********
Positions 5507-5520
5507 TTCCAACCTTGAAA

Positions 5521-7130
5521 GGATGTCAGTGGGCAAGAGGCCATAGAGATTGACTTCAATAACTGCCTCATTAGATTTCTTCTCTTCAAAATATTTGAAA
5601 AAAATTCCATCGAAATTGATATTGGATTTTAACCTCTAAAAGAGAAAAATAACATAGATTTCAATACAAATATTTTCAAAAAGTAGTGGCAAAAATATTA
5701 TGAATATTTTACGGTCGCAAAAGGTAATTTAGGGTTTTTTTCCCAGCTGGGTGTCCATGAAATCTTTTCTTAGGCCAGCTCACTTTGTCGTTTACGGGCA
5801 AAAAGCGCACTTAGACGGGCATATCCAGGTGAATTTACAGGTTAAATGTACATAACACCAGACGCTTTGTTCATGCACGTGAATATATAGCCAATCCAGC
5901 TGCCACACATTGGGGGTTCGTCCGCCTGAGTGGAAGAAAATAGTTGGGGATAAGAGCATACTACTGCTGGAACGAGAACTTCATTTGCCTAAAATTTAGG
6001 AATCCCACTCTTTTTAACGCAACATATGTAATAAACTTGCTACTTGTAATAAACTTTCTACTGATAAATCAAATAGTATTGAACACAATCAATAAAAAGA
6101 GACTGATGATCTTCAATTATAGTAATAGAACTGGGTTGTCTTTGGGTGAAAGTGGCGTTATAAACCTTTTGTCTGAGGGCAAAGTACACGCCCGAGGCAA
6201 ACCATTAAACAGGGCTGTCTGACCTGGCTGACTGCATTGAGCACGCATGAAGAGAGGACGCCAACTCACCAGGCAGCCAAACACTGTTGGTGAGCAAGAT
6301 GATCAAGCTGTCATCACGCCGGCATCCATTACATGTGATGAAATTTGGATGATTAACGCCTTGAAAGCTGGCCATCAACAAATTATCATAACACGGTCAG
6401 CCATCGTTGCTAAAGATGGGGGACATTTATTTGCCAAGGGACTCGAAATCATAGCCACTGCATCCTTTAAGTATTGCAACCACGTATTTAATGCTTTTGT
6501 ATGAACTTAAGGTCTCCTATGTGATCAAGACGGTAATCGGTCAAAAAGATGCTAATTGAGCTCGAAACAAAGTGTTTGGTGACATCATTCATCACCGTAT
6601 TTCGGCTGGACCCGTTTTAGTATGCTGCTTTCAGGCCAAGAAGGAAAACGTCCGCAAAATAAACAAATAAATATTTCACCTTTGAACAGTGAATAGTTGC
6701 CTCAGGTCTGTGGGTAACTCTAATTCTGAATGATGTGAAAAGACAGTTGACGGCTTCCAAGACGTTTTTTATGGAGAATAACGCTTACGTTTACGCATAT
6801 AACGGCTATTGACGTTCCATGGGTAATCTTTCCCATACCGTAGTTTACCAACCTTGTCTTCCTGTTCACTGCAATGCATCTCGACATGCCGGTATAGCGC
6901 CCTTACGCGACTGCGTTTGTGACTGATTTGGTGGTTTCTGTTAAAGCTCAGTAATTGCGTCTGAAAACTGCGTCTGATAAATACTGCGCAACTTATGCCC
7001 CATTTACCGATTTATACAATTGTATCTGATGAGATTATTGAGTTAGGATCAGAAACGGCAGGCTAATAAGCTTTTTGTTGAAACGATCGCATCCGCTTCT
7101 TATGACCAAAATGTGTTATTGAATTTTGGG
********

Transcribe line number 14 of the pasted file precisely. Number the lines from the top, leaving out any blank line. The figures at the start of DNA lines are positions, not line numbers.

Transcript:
6501 ATGAACTTAAGGTCTCCTATGTGATCAAGACGGTAATCGGTCAAAAAGATGCTAATTGAGCTCGAAACAAAGTGTTTGGTGACATCATTCATCACCGTAT